Furthermore, if the sole basis of denial of services is the unknown whereabouts of the parent under section 361.5 subdivision (b)(1), the juvenile court must set a six-month review hearing. Lastly, the agency’s argument that mother cannot be provided with reunification services on remand because 361.5(a)(1(B) imposes a maximum 12-month period for reunification services after M.S. entered foster care is not persuasive. That statute necessarily presumes that a parent is timely provided or offered reunification services. In cases in which a parent is not timely provided or offered reunification services and no exception to the parent’s right to reunification services applies, the statutory and constitutional interests of the parent and child in reunification if possible, prevails over that general 12-month limitation for reunification services. (NS)
Standing —Relatives; WIC 387
In re K.T. – Certified for Partial Publ. 11/12/19; Fourth Dist. Div. One
Docket No. E072082
WHEN A MINOR IS REMOVED FROM A RELATIVE UNDER SECTION 387, THE RELATIVE HAS STANDING TO APPEAL THE REMOVAL.
K.T. was removed from his mother when he was around 9 months old and placed with distant relatives, Mr. and Mrs. B. K.T. was found to have a subdural hematoma. The B.s began refusing to communicate with the social worker and the agency. K.T. was detained and placed in a special health care needs foster home. The agency filed a section 387 petition, and the B.’s filed a section 388 petition asking for return. The court denied the 388 petition and granted the 387 petition. The B.s appealed.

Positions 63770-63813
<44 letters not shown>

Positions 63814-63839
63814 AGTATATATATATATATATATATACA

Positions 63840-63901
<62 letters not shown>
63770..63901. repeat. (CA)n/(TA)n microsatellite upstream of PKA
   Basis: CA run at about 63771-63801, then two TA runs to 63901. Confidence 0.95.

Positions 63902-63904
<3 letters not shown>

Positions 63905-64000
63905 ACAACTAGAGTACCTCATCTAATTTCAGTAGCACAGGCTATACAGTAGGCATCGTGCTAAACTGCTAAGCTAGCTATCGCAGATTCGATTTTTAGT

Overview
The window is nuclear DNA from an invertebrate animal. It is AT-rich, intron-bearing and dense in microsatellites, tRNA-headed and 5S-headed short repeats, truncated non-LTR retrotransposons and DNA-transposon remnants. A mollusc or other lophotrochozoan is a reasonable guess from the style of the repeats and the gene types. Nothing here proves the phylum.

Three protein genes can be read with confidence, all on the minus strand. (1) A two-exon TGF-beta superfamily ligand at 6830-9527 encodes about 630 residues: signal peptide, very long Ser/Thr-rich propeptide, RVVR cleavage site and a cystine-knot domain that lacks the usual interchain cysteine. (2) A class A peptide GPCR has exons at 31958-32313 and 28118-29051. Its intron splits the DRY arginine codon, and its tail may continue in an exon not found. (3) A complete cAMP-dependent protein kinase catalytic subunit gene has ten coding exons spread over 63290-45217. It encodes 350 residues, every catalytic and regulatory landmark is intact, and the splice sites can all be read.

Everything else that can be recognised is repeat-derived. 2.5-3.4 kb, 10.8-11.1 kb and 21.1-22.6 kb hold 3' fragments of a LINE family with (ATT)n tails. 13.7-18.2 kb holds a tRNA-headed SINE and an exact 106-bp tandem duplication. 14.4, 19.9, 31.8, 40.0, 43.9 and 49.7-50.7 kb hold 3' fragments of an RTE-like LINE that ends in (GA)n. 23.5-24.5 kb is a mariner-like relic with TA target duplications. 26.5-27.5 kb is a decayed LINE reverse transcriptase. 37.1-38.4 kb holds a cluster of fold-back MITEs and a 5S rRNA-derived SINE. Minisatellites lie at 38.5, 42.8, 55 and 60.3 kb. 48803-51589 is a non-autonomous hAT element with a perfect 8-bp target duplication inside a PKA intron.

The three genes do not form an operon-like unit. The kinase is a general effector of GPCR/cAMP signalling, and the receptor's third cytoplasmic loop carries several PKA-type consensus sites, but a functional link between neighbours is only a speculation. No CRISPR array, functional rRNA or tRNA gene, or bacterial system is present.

Affirmed on the merits in the unpublished portion of the opinion. The published section dealt with a relative’s standing to appeal under section 387. In re Miguel E. (2004) 120 Cal.App.4th 521 (“Miguel E.”) seems to suggest that relatives lack standing to appeal a removal under section 387. However, the Miguel E. court did not consider the same arguments and so is not the authority on this issue. Cesar V. v. Superior Court (2001) 91 Cal.App.4th 1023 held that relatives have standing to appeal an order denying a request for placement under section 361.3. There are two ways to sustain a petition under section 387. The first prong is that the previous disposition was not effective, and the second prong is that the placement with the relative is not appropriate under section 361.3. If the section 387 petition is sustained under the second prong, it is essentially denying a relative’s placement request under section 361.3. Likewise, if the section 387 petition is sustained under the first prong, a new placement is needed for the minor and section 361.3 would necessitate that the relatives be considered for placement, which is also essentially denying a relative’s request for placement under section 361.3. Thus, there is no real distinction between a decision not to place a minor with a relative and a decision to remove a minor from a relative. Thus, under Cesar V., a relative has standing to appeal when a minor is removed from the relative. (KH)